A little over a week ahead of its Monday, Sept. 17 premiere, the 70th Primetime Emmys Awards has already made history — and in a major way. Variety reports that Emmys for all four of the guest starring categories went to black actors for the first time in history, proving that the numerous campaigns for diversity and inclusion in the award show's history have not been in vain.
Since 1989, the Academy of Television Arts & Sciences has recognized the most impressive guest spots on the small screen each year. Just as it has been in past years, the competition was pretty steep for this year's batch of actors. And the four guest categories — Outstanding Guest Actor in a Comedy Series, Outstanding Guest Actress in a Comedy Series, Outstanding Guest Actor in a Drama Series, and Outstanding Guest Actress in a Drama Series — definitely recognized the actors with some of the most talked about performances.
Not only did Tiffany Haddish make history when she became Saturday Night Live's first black female stand-up comic to host the show, but by picking up the award for the Best Guest Actress in a Comedy category, she's making Emmys history as well. Along with Haddish, actor and comedian Katt Williams won his first Emmy for Best Guest Actor in a Comedy for his dynamic role as the "Alligator Man" in the premiere episode of Atlanta Season 2.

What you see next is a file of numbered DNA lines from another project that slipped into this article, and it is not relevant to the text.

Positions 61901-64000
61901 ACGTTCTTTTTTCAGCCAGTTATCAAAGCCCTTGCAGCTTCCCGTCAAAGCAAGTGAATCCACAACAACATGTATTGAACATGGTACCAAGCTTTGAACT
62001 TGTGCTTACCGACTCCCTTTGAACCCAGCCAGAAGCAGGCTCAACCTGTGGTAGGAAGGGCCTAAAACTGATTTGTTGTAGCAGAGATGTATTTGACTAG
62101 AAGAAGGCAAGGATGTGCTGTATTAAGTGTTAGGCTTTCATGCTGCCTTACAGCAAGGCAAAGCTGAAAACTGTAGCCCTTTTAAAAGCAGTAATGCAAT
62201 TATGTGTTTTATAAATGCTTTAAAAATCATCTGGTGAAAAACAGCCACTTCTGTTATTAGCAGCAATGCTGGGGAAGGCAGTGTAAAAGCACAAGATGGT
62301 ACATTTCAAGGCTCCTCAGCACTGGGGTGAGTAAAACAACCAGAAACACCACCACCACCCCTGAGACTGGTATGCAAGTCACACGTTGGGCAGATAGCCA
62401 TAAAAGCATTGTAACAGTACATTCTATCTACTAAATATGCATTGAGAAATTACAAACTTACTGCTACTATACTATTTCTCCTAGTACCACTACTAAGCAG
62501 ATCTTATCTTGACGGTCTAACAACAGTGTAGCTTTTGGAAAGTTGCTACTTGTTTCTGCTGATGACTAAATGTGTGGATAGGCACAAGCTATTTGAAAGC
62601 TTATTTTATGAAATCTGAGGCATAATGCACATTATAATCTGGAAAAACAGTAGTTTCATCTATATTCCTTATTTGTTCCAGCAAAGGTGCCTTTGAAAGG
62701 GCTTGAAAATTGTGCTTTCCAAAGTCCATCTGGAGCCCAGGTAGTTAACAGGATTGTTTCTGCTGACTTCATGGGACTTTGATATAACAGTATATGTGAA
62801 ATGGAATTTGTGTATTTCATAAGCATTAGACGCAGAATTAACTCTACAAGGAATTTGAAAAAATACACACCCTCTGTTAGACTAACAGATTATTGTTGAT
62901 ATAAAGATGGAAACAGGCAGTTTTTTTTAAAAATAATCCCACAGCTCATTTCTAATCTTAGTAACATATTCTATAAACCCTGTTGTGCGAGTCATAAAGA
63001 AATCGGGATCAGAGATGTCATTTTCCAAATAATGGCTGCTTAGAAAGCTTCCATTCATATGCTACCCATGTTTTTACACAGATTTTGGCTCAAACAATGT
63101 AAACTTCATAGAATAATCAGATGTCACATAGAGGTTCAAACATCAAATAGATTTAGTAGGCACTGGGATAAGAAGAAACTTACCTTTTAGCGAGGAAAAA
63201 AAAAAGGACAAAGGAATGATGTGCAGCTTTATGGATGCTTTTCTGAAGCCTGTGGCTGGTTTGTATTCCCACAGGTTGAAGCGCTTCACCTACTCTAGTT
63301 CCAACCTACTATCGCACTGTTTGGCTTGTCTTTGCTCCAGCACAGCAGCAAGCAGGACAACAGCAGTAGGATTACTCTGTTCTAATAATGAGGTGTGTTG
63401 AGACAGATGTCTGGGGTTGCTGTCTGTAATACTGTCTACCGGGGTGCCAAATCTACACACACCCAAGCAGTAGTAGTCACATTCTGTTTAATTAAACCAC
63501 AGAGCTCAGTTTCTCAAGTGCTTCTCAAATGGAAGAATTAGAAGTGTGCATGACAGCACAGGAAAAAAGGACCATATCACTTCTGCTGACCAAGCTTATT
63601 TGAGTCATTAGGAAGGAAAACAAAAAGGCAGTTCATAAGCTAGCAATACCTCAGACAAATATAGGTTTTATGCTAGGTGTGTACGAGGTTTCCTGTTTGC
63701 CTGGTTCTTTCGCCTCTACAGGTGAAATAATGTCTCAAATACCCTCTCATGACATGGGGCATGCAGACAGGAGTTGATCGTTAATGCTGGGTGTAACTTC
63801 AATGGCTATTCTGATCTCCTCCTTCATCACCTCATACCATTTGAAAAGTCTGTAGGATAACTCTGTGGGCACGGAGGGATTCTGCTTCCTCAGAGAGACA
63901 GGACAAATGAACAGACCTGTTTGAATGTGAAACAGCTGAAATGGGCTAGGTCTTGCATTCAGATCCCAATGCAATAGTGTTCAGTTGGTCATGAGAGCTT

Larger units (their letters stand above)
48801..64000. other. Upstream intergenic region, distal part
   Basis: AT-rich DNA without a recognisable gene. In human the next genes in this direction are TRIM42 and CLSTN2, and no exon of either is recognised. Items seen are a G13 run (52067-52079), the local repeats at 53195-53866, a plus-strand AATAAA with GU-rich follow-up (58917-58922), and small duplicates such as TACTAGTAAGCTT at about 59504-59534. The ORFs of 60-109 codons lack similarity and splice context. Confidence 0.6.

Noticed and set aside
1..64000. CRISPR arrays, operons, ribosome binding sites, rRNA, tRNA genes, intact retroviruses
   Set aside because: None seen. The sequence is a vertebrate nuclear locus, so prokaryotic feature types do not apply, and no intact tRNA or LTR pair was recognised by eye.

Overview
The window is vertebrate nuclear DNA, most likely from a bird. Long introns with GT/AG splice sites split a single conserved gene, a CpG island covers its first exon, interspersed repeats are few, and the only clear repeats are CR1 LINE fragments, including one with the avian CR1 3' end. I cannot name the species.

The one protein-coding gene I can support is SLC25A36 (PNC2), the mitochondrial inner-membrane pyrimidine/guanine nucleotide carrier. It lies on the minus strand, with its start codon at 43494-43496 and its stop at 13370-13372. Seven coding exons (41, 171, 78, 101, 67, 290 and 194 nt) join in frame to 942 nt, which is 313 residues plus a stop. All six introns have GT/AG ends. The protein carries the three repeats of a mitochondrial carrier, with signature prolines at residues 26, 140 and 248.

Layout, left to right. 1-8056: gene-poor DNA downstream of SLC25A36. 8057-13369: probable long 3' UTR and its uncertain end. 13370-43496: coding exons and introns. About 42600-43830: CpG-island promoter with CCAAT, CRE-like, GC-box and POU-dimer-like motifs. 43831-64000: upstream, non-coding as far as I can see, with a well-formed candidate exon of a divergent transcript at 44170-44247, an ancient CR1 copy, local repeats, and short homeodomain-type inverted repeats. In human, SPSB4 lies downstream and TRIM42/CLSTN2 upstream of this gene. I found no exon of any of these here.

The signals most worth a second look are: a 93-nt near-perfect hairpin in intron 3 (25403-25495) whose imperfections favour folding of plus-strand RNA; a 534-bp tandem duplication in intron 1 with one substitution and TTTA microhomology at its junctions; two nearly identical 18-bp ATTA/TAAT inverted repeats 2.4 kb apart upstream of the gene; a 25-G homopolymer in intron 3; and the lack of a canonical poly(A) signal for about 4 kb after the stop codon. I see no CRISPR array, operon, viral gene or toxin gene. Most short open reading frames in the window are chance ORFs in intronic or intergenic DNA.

Nominated for the second time, but winning their first Emmys, actors Samira Wiley and Ron Cephas Jones picked up the awards in the Best Guest Actor/Actress in a Drama Series categories — for their roles in Hulu's The Handmaid's Tale and NBC's This Is Us, respectively.
All four Emmys' guest spot awards going to actors of color is a huge win for everyone pushing for inclusive storytelling in the industry, but this doesn't mean that the fight for representation in media is over. Variety pointed out that this year's Emmys event has nominated a total of 36 actors of color within its 40+ categories, which is nearly a 20 percent increase from the previous year. But until counting the amount of nominations and awards going to actors who aren't white-heterosexual-cis-males is no longer needed, there are still strides to be made, both in front of and behind the camera, and more work to be done in terms of fully diversifying across the board.
Also potentially making history, is multi-hyphenate John Legend. The actor, musician, and producer picked up two Emmy nominations for his role in Jesus Christ Superstar, and if he wins, he'll officially achieve EGOT status.
In case you're unfamiliar, an EGOT is comprised of an Emmy, Grammy, Oscar, and Tony, or as the industry refers to it, the "Grand Slam of Show Business." According to People, only 12 performers have ever been able to EGOT in their career, so yes... this is a pretty big deal.
Hosted by SNL's own Colin Jost and Michael Che, the 70th Primetime Emmys Awards is going to be an event not to miss. So finalize those Emmys watch party plans, because you'll definitely want to witness all of the history-making live.